Words and Photos by Nicholas Stock
The legendary Tim O’Brien is fresh off the heels of his 40th-anniversary tour with Hot Rize and almost instantly he’s reemerged with a new album and a new band. The aptly named Tim O’Brien Band consists of Mike Bub, Shad Cobb, Jan Fabricius, and Patrick Sauber all pitching in on new and reimagined material. For the self-titled album released in March Tim sat down to write with both Dan Auerbauch from the Black Keys and Shawn Camp from The Earls of Leicester. They also paid homage to Norman Black and Woody Guthrie. Musically Tim is still at the very top of his game and his band shows equal brilliance. They invited bluegrass phenoms Masontown to start the night off.
Masontown is composed of five young and incredibly talented individuals with a focus on a sound that is ageless. Their music is fresh and utterly new while simultaneously remaining reverent and nostalgic. Masontown is Natalie Padilla on fiddle, Mike Canney on mandolin, Eric Wiggs on guitar, Bradley Morse on bass and Sam Armstrong-Zickefoose on banjo. Morse is best known locally as the bassist for the Gasoline Lollipops. Early in the set, Natalie took vocal duties on the ill-fated love song told from the perspective of a seaman entitled “The Sailor’s Love.” Sam treated us to a song he wrote for his mother called “Dance Mama Dance.” The vocal harmonies were on point throughout their 45-minute set. They closed it down with “Jenny.” Masontown is one to watch out for, they are creating fresh Americana here on the Front Range and it won’t be long before others catch wind.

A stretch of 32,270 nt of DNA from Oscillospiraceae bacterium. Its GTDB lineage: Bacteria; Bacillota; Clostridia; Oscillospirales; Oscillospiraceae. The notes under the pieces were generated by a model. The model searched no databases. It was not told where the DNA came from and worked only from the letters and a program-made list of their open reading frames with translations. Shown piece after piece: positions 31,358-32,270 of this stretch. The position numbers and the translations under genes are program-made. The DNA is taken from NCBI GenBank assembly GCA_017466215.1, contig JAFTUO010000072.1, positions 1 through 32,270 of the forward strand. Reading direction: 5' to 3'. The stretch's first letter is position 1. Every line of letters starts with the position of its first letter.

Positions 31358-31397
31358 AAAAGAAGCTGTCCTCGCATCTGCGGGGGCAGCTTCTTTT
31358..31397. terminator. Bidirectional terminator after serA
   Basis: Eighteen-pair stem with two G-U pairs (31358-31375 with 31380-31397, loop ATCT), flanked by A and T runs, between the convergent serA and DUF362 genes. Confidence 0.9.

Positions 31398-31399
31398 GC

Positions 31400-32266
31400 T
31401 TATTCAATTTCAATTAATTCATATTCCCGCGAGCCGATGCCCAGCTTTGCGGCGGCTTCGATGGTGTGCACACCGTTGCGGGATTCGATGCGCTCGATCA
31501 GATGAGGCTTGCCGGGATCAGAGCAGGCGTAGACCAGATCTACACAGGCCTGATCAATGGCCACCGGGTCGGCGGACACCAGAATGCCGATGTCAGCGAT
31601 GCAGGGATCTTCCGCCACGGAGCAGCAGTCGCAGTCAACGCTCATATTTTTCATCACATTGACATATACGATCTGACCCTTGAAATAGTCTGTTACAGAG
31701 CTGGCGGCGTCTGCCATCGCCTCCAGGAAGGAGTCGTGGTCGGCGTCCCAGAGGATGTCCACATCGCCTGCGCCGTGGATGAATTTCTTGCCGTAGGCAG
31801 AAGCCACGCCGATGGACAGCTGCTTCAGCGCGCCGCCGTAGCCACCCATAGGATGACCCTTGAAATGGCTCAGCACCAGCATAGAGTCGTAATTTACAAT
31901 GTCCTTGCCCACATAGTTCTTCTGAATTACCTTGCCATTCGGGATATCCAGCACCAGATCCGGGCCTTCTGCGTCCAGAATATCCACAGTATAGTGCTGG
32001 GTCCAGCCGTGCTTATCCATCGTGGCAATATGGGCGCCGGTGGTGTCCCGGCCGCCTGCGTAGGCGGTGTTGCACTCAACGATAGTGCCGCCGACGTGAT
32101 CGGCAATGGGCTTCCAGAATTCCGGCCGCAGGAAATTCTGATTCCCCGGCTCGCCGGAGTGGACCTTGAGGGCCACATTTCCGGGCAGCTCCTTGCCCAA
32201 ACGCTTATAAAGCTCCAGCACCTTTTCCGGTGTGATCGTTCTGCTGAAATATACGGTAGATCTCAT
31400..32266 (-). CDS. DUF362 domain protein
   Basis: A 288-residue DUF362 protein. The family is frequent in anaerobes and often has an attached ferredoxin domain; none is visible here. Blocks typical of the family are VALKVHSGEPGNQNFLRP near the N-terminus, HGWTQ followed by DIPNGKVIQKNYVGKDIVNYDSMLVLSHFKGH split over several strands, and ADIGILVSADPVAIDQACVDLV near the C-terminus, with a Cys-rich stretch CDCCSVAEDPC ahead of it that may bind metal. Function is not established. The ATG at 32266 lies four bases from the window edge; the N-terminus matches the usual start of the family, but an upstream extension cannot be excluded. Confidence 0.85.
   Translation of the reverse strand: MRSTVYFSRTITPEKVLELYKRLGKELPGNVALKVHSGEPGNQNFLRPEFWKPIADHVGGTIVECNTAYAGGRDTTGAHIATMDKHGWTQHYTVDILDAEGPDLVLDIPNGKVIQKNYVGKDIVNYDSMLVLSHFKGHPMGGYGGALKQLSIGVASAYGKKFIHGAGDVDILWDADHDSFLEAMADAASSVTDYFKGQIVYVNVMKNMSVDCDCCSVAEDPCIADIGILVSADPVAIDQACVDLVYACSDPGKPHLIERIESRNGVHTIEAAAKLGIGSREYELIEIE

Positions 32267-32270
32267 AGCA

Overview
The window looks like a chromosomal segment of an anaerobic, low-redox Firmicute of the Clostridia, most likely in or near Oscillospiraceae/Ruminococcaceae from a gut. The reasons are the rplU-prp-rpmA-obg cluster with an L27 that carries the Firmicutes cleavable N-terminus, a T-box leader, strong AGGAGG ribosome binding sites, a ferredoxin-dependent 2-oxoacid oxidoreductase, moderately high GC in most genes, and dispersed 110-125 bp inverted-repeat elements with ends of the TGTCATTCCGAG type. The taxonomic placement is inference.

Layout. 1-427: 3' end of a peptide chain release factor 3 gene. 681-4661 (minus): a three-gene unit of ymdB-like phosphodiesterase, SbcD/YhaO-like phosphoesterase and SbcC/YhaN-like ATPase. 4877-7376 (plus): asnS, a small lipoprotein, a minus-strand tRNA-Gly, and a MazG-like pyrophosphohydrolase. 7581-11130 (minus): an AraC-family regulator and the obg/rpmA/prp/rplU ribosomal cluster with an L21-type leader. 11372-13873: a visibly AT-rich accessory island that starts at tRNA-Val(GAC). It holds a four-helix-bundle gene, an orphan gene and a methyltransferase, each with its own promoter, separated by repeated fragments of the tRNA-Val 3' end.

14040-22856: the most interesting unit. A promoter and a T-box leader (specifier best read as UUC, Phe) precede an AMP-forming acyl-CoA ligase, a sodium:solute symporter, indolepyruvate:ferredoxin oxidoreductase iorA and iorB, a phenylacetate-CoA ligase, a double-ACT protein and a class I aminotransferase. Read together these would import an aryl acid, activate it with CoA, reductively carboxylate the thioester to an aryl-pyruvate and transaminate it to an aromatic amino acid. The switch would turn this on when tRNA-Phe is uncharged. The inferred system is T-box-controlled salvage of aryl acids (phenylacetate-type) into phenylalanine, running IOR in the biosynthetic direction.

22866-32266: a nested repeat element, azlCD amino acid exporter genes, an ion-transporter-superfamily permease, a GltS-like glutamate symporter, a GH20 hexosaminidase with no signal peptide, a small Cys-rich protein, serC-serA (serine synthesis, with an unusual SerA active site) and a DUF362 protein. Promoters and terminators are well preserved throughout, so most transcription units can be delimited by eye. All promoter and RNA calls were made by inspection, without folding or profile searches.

When the music doesn’t have to fight with the din of a bar it takes on more meaning. Fans are able to focus and listen to the musical intricacies emanating from the stage. The Armory is the perfect listening room in Fort Collins, and to see Tim O’Brien on such an intimate stage was an absolute treat. Their set lasted about ninety minutes and gave the audience a true taste of Tim’s signature showmanship.
Mr. O’Brien got the evening going with a plucky version of Bill Withers’ “Grandma’s Hands.” They took the opportunity to showcase a number of tracks off the new album including the seminal Woody Guthrie tune “Pastures of Plenty” and Tim’s ode to the dying time, “Beyond.” At one point Tim dismissed his bandmates and produced a fiddle. He went into the gospel traditional made famous by Bill Monroe “Working On a Building.” In the silence of the Armory, Mr. O’Brien took us all to church. They closed the set with Tim’s now classic mandolin tune “Look Down That Lonesome Road.” The full band returned to encore with his unrequited love song “I’ll Still Write Your Name In The Sand.” The Tim O’Brien Band is a powerful force in the ever-evolving world of bluegrass. Tim has done it all, it seems now he is content just having a good time playing great music. If you get the chance to catch Tim and his crew live, they are the real deal.